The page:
The rain begins to descend over Hatfield Park, and given what As It Is (4) bring to the table on the Monster Energy Stage, you’d think they wouldn’t have it any other way. They’re here to promote The Great Depression after all, an album that’s proven enormously divisive among fans and honestly hasn’t held up the best compared to an album like okay., but when that takes the form of glutting their set with their attempts at being dour and heavy that don’t land all that well, it’s worth wondering what the point really is. They’re trying to push a bleakness and an oppressiveness that genuinely feels forced at this point, whether it’s in the onstage presence that comes from matching black outfits and general attempts to sever their pop-punk roots as viscerally as they can, to a sonic palette that swaps out the crispness of a track like Dial Tones for stabs at heaviness that feel incredibly misguided, or a ‘hardcore’ reimagining of The Question, The Answer that just comes across as a total mess. At least they’re suitably throwing themselves into their work with Patty Walters channelling his inner Adam Lazzara in his swinging of the mic cord, and The Stigma (Boys Don’t Cry) ends things on a high note, but As It Is’ alienation of their past feels incredibly myopic and detrimental in both concept and execution, and a set that feels so profoundly uninteresting and bland because of it speaks volumes.

Apparently The Word Alive (6) are some kind of draw given the size of their crowd at the Jägermeister Stage, even if it can be slightly difficult to see why. As a band, they prove themselves to be incredibly good at ticking all the right metalcore boxes and hitting all the right beats when necessary, and that results in an experience that’s not totally unlikable but falls into a formula that can wear thin. At least Telle Smith stands as a primary asset given an abundance of personality and vocal power for the likes of Lighthouse and Why Am I Like This? that are laser-focused on hitting those enormous melodic metal peaks, but it can be an ordeal to get there, especially when this sort of out-the-box metalcore really does go through the motions more than would be ideal. Still, the moments that are there are worth praising, even if it’s difficult to see The Word Alive fulfilling anyone’s criteria for a highlight.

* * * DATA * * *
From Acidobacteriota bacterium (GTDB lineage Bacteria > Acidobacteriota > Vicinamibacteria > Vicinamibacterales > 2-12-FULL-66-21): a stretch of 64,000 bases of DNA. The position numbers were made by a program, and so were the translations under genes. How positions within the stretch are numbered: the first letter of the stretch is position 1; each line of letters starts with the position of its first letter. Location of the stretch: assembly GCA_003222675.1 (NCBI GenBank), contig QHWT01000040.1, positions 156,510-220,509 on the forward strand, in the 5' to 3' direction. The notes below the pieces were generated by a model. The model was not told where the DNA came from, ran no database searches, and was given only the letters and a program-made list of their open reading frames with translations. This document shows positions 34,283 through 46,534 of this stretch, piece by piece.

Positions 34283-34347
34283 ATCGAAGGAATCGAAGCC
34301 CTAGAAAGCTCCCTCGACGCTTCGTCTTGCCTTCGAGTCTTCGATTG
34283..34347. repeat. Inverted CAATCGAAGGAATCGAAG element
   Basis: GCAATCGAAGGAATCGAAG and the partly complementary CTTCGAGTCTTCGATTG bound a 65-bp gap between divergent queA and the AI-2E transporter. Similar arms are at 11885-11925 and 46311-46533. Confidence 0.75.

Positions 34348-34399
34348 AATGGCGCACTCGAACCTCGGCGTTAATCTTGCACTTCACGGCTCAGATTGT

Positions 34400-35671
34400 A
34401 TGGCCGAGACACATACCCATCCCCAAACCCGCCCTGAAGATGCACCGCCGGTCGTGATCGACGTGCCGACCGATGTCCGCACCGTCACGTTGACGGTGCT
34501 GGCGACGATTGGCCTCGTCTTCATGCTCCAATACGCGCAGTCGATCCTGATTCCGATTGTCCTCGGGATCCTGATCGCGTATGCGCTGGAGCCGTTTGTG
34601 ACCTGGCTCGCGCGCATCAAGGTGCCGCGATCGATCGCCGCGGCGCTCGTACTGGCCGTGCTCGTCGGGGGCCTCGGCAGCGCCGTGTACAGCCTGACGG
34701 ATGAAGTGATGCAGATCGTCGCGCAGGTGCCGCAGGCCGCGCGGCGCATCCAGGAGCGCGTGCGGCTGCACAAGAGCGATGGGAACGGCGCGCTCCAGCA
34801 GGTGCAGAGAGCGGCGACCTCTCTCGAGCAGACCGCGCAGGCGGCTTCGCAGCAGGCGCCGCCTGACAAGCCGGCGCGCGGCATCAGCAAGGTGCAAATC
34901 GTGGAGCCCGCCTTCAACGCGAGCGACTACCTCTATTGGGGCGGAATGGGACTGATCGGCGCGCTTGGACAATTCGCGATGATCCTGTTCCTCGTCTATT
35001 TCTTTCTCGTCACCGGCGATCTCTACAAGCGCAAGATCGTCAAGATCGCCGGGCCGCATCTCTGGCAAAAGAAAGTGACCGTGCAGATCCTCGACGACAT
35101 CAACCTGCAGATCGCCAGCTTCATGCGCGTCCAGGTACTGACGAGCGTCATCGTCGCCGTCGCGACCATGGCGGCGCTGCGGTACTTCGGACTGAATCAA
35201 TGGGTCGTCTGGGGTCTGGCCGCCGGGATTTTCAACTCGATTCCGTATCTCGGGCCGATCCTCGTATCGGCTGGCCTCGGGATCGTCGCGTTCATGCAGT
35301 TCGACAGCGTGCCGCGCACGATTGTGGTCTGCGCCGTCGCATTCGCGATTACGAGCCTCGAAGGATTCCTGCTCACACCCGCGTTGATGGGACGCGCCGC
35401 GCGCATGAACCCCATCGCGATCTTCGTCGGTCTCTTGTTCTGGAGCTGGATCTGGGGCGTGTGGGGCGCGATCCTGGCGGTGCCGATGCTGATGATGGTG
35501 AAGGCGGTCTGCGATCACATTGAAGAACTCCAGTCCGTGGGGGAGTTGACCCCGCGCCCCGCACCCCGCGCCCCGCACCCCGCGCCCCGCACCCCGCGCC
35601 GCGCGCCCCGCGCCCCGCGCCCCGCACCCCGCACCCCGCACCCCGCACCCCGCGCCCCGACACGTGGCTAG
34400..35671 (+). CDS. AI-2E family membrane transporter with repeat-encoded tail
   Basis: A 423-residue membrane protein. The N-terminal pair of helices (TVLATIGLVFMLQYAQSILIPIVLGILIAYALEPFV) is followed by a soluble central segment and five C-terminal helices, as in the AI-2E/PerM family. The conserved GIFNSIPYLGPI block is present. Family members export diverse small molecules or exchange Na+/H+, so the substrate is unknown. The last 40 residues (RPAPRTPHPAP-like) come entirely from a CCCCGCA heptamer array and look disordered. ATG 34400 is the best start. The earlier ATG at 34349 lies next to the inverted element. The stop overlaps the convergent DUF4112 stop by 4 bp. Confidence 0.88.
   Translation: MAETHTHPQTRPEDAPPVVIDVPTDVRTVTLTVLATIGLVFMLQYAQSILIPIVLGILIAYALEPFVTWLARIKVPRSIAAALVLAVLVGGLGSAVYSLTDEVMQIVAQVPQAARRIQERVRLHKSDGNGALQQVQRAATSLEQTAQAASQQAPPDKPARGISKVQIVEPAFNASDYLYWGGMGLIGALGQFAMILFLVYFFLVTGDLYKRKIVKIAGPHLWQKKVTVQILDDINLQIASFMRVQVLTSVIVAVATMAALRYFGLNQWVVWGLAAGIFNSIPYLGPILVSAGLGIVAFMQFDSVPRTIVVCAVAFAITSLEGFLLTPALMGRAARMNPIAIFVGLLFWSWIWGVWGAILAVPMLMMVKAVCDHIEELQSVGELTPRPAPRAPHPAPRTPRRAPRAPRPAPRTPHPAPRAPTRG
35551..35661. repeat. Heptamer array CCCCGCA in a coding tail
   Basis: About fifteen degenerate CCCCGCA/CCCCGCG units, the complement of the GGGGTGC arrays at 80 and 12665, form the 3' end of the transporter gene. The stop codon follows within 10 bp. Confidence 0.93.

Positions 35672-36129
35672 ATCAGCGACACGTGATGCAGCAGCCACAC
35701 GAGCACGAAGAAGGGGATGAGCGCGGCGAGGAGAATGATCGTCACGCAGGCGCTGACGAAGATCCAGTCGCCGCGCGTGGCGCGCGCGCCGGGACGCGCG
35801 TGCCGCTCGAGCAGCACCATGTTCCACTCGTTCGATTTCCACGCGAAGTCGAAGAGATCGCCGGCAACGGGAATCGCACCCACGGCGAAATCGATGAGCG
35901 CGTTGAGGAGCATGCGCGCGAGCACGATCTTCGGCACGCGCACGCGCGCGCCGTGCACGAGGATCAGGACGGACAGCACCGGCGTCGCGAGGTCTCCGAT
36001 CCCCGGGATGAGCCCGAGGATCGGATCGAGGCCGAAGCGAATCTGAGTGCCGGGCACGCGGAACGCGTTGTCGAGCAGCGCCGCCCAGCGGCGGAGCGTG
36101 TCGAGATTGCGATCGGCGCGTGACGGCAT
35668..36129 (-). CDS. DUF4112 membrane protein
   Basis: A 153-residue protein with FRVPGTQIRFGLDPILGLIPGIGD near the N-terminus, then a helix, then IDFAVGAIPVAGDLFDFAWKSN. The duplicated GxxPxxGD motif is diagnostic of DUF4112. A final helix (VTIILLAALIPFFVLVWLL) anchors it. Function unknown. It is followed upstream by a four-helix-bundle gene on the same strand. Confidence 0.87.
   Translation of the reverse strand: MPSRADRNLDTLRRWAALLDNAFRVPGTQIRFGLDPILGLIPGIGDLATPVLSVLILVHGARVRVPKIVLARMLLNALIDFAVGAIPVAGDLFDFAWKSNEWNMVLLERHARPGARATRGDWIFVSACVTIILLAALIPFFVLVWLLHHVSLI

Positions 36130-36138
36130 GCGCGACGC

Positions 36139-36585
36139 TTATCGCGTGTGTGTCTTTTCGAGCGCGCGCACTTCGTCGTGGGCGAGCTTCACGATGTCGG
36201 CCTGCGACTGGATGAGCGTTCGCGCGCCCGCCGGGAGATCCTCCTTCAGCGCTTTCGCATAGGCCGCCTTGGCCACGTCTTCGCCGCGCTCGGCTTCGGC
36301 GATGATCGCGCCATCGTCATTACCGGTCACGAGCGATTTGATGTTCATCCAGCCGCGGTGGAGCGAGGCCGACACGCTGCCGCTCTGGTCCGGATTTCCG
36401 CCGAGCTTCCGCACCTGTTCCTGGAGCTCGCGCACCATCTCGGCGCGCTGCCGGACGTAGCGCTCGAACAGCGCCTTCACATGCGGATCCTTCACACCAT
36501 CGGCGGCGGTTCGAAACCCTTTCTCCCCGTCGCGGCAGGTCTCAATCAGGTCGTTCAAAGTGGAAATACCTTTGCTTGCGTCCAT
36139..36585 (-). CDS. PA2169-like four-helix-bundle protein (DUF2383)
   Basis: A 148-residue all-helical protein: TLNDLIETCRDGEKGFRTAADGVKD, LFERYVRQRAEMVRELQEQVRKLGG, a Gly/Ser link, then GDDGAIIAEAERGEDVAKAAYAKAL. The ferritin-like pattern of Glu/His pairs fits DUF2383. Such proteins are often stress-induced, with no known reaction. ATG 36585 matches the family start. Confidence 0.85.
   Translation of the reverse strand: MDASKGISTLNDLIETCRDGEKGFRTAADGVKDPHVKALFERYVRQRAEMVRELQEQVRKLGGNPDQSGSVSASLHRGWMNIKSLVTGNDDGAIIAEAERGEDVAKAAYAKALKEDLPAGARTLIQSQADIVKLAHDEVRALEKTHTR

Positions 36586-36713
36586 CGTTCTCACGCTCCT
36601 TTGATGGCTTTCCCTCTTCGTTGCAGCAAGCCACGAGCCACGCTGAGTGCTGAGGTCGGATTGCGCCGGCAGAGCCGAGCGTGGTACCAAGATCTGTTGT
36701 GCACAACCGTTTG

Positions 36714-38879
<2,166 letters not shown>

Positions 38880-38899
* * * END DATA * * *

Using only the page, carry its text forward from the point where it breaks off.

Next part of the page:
That Cancer Bats (8) will be fantastic live is probably one of the greatest certainties in music, but the fact that they’ve continued to keep it up for this long just shows the level of band they’ve become over the years. Nothing’s really changed either – Liam Cormier remains the human-shaped dynamo he’s always been as he dashes around the stage backed by roaring hardcore played with bone-rattling tone – but that’s such a foolproof formula that nothing really needs to change. The closest thing to that is a guest appearance from Pagan’s Nikki Brumen, but she’s so well-integrated and plays off Cormier’s energy so well that her all-too-brief moment feels like simply the next natural phase of the show. And it’s a testament to how great Cancer Bats really are that they’ve reached a point in their career where everything can be executed as smoothly as it is; it’s certainly easier when each appearance is more or less a slight variation on a theme, but when each variation is consistently excellent, it’s all the easier to simply stand back and appreciate it.